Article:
CTEP was initially implemented in 26 cross continuum healthcare organizations and 6 schools of nursing in Western Massachusetts, where they piloted the curriculum with 350 nurses & nursing students. Here are just a few of the CTEP success stories.
Noble Hospital has seen a reduction in its 30 day readmission rates since implementing the CTEP program. Noble Hospital experienced a 15% reduction in all cause readmission rates between FY13 and FY14 during which time CTEP was implemented, and is tracking a 9% reduction in 2014 year to date.
Holyoke Medical Center (HMC) credits CTEP for the decrease in all cause readmits at the medical center. Although HMC was also employing other strategies, such as their CHF program and a COPD program which concentrated on teaching self-management skills to patients, the nurses who were trained in CTEP have sustained these programs and adopted warm handover in their practice which helped to reduce readmits. Those nurses who participated in a tracer experience now understand why a handover is so important and what information is critical to the next provider. HMC’s readmission rate fell from 14% to 11% while incorporating these interventions. Nurses leading transitions is the key to sustaining the work HMC and its cross continuum teams have started.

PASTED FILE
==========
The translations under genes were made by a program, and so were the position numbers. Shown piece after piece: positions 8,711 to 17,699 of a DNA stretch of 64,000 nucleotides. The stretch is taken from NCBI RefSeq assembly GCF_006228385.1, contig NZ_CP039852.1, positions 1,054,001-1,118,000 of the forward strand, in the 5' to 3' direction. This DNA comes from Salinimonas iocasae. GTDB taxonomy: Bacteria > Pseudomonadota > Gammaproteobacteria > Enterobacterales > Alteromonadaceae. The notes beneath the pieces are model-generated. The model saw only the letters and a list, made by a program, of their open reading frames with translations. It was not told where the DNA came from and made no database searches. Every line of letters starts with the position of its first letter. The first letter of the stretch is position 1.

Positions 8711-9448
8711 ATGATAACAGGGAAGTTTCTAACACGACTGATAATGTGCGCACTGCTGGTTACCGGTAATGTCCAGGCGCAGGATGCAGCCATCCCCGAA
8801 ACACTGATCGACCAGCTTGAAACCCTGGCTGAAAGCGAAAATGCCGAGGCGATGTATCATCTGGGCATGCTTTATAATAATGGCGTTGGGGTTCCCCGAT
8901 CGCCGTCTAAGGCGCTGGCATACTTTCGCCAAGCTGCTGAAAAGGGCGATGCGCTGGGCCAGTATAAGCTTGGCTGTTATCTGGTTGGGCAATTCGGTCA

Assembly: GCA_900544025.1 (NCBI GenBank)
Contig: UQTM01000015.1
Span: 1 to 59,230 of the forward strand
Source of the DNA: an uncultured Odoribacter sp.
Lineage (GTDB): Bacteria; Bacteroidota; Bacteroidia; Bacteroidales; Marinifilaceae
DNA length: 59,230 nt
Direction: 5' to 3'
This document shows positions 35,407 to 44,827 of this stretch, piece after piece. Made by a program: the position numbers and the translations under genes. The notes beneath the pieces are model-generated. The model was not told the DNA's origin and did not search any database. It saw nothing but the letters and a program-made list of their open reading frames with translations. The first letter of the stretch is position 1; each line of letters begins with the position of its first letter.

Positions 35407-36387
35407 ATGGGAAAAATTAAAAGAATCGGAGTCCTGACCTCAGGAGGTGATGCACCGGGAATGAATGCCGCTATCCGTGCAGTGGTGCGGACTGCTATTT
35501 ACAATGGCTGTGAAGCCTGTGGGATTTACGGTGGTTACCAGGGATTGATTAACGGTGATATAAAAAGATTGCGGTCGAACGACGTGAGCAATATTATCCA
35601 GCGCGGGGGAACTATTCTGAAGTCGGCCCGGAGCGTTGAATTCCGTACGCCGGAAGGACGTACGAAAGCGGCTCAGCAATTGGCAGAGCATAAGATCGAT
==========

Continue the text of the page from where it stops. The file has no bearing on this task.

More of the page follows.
Since January 2014, Linda Manor Extended Care Facility has had zero unnecessary readmissions to Cooley Dickinson Hospital within 72 hours or 7 days when the warm handover was used. The cross continuum team will be reviewing other measures such as falls as their sample size grows.
Cooley Dickinson Hospital and its cross continuum partners developed a warm handover checklist as their CTEP quality improvement initiative. Patients whose transitions included a warm handover have significantly fewer returns to acute care within the first week, with a 7 day readmission rate of 3.1% compared to an overall acute care readmission rate of 6.6%.